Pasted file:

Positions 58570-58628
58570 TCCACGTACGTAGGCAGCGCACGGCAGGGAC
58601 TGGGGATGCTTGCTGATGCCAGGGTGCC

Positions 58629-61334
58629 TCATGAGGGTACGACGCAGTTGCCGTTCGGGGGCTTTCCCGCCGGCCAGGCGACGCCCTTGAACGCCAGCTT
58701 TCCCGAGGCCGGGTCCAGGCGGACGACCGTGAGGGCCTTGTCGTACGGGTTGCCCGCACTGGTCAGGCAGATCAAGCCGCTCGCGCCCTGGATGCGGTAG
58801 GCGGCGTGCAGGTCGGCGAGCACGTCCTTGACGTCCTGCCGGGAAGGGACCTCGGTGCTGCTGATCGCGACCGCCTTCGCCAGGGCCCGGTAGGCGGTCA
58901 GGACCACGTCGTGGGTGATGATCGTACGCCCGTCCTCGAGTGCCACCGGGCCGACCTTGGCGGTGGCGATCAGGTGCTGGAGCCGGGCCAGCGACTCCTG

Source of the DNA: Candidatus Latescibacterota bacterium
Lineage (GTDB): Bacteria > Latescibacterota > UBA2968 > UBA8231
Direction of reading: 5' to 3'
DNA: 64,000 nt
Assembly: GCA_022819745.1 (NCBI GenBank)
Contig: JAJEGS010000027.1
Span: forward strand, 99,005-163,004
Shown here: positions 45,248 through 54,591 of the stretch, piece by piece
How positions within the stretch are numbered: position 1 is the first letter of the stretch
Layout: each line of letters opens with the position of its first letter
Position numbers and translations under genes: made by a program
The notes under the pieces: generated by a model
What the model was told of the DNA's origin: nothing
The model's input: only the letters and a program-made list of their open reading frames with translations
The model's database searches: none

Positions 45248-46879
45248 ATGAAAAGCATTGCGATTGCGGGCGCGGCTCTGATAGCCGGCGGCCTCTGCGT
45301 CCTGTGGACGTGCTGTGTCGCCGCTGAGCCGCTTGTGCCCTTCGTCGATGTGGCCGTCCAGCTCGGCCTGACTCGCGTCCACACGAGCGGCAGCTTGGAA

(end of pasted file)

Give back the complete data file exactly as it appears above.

Positions 58570-58628
58570 TCCACGTACGTAGGCAGCGCACGGCAGGGAC
58601 TGGGGATGCTTGCTGATGCCAGGGTGCC

Positions 58629-61334
58629 TCATGAGGGTACGACGCAGTTGCCGTTCGGGGGCTTTCCCGCCGGCCAGGCGACGCCCTTGAACGCCAGCTT
58701 TCCCGAGGCCGGGTCCAGGCGGACGACCGTGAGGGCCTTGTCGTACGGGTTGCCCGCACTGGTCAGGCAGATCAAGCCGCTCGCGCCCTGGATGCGGTAG
58801 GCGGCGTGCAGGTCGGCGAGCACGTCCTTGACGTCCTGCCGGGAAGGGACCTCGGTGCTGCTGATCGCGACCGCCTTCGCCAGGGCCCGGTAGGCGGTCA
58901 GGACCACGTCGTGGGTGATGATCGTACGCCCGTCCTCGAGTGCCACCGGGCCGACCTTGGCGGTGGCGATCAGGTGCTGGAGCCGGGCCAGCGACTCCTG

Source of the DNA: Candidatus Latescibacterota bacterium
Lineage (GTDB): Bacteria > Latescibacterota > UBA2968 > UBA8231
Direction of reading: 5' to 3'
DNA: 64,000 nt
Assembly: GCA_022819745.1 (NCBI GenBank)
Contig: JAJEGS010000027.1
Span: forward strand, 99,005-163,004
Shown here: positions 45,248 through 54,591 of the stretch, piece by piece
How positions within the stretch are numbered: position 1 is the first letter of the stretch
Layout: each line of letters opens with the position of its first letter
Position numbers and translations under genes: made by a program
The notes under the pieces: generated by a model
What the model was told of the DNA's origin: nothing
The model's input: only the letters and a program-made list of their open reading frames with translations
The model's database searches: none

Positions 45248-46879
45248 ATGAAAAGCATTGCGATTGCGGGCGCGGCTCTGATAGCCGGCGGCCTCTGCGT
45301 CCTGTGGACGTGCTGTGTCGCCGCTGAGCCGCTTGTGCCCTTCGTCGATGTGGCCGTCCAGCTCGGCCTGACTCGCGTCCACACGAGCGGCAGCTTGGAA